JOSE S. LAUREL III

THE PHILIPPINES-JAPAN SOCIETY, INC.
by unanimous resolution of its Board of Directors
proudly confers upon its

President Emeritus

The Honorable JOSE S. LAUREL III

the organization’s Medal of Merit
for Outstanding Achievement in the Promotion
of Philippines-Japan Relations

in grateful acknowledgement of his pioneering and unparalleled efforts
in fostering friendship between the peoples of the Philippines and Japan
pursuant to the paramount goals of this Society, whose establishment he
spearheaded a decade and a half ago and which he continues to inspire

with his incessant efforts toward the attainment of its avowed objectives


As long as he was the President of this Society, he succeeded in declining this award which he unquestionably and fully deserved. The time has come for this honor to be bestowed on this most worthy recipient who best personifies Philippines-Japan friendship.

The son of the late President Jose P. Laurel, he was, upon the suggestion of then Senate president Manuel L. Quezon, sent by his father to Japan, where he earned the distinction of being the first Filipino to be admitted to the Imperial Military Academy. There he first came to learn and love the rigors and beauty of Japanese discipline. He graduated therefrom in 1938, receiving a Japanese sword from the War Minister. Upon his return to Manila, he was commissioned Third Lieutenant in the Philippine Army. After a tour of duty with the First Regualr Division at Camp Murphy and later at General Headquarters, he was assigned Aid-de-Camp to President Manuel L. Quezon. At the outbreak of World War II, he was inducted into the United States Armed Forces in the Far East (USAFFE) and assigned Battalion Commander of the 2nd BN, 51st FA Regiment which saw action in the Atimonan-Pagbilao sector. He became a prisoner of war twice, once by the Japanese and later by the Americans at the end of the War. It was in Sugamo Prison that he first met the Honorable Nobusuke Kishi, with whom he was to forge a friendship which remains steadfast to this day.

Resigning his commission from the Philippine Army in protest against the prosecution of his father before the People’s Court, he continues his studies in law, and eventually became a member of the Philippine Bar. During the Japanese Occupation, he worked with his father in the Departments of Justice and Interior and later in Malacanang where he had his first taste of diplomacy by interceding for the release of Filipino prisoners of war. In recognition of his successful efforts in this regard, the Armed Forces of the Philippines awarded him the Philippine Legion of Honor in 1954.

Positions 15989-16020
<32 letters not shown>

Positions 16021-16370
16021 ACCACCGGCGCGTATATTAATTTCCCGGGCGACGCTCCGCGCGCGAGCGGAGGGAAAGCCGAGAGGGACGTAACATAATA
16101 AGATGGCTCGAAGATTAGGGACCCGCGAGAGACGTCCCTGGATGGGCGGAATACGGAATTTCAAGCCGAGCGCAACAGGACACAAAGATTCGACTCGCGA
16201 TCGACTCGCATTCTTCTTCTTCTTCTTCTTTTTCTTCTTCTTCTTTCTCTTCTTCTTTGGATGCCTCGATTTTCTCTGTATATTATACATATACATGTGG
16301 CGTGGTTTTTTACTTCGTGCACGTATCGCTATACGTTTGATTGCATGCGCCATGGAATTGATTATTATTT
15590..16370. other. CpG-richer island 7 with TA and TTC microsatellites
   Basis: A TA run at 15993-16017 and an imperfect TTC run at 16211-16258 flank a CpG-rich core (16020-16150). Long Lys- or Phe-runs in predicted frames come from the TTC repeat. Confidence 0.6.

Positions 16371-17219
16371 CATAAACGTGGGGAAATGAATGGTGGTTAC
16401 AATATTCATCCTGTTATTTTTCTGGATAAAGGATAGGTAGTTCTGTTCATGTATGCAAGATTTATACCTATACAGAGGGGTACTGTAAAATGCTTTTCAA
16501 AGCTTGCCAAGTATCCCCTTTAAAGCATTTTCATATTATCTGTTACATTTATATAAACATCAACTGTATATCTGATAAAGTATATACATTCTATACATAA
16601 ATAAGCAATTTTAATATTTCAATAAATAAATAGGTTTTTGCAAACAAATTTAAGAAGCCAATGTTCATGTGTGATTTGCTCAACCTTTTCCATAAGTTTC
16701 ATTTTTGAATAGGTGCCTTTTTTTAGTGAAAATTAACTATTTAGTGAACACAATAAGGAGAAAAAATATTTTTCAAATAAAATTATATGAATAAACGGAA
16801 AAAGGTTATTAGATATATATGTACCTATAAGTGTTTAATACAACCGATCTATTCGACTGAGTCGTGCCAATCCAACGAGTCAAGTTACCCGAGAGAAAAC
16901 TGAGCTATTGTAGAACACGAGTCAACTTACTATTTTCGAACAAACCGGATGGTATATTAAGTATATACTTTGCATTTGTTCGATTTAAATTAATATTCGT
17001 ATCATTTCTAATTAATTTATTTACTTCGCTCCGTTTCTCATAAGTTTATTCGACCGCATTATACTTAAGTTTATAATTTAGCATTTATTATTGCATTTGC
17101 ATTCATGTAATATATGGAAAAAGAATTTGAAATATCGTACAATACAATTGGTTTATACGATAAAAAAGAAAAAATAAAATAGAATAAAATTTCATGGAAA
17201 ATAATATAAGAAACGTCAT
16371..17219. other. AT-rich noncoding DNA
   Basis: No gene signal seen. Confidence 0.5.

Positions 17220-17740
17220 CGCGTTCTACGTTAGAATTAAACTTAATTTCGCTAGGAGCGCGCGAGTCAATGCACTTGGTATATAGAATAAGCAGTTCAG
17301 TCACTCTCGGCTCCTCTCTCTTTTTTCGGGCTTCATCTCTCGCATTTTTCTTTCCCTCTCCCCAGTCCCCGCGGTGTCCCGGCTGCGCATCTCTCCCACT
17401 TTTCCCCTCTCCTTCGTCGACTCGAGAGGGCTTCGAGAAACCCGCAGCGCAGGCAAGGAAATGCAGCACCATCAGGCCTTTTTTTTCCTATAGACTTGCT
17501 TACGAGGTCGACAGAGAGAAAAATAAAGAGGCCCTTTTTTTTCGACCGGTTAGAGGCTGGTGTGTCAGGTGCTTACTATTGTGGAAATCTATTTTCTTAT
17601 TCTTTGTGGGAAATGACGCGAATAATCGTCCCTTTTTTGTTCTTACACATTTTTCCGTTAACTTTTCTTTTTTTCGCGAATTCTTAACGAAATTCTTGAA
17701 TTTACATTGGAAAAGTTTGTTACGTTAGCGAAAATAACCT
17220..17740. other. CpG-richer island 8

Realizing the need to restore normal relations between the Philippines and Japan after their estrangement in the last World War, he agreed to serve as consultant to the Philippine negotiating panels for the Reparations Agreement 19 1955 and for the conclusion of the 1960 Philippines-Japan Treaty of Amity, Commerce and Navigation. He also served as Adviser on Philippine-Japanese Affairs to President Carlos P. Garcia and accompanied him on a state visit to Japan following an earlier state visit of Prime Minster Kishi to the Philippines.

Returning to Japan in 1966, this time as Ambassador of the Republic of the Philippines, he further strengthened Philippines-Japan friendship. In this official capacity, he brought the relations of the two countries to a warmth that transcended the pains of the last war. In 1971, a private citizen again, he undertook the spadework for the establishment of the Philippines-Japan Society, in fulfillment of his father’s dream. Later, he was also to play an important role in the establishment of the Philippine National Committee for economic Cooperation with Japan. He has since been instrumental in the founding of various other organizations dedicated to the promotion of Philippines-Japan relations, among them being the Philippines-Japan Friendship Foundation, the Philippines-Japan Ladies Association, the Philippine Federation of Japan Alumni, and the ASEAN Council of Japan Alumni. These organizations defer to him for inspiration and support and consider him their dai sempai, or “great adviser.”

After having served as President of this Society since 1971, he waived his nomination in 1985. Now, he enjoys the honor of being its President Emeritus.

 Only recently, his noted acumen in Philippines-Japan affairs was recognized by President Corazon C. Aquino, who has appointed him as Senior Presidential Adviser, with the rank, title and privileges of Minister of State and Member of Cabinet.

An equally great honor is today bestowed upon him as the Filipino who has done the most to ensure lasting cordial ties between the Philippines and Japan based on mutual respect and understanding. Fittingly, this Medal of Merit is also the highest award within the gift of the Society.

Done in Makati, Metro Manila, on this 16th day of January 1987 and on the 15th year of this Society.

 

VICTOR  A. LIM
President

 

Attest:

BENJAMIN C. LAUREL
Secretary

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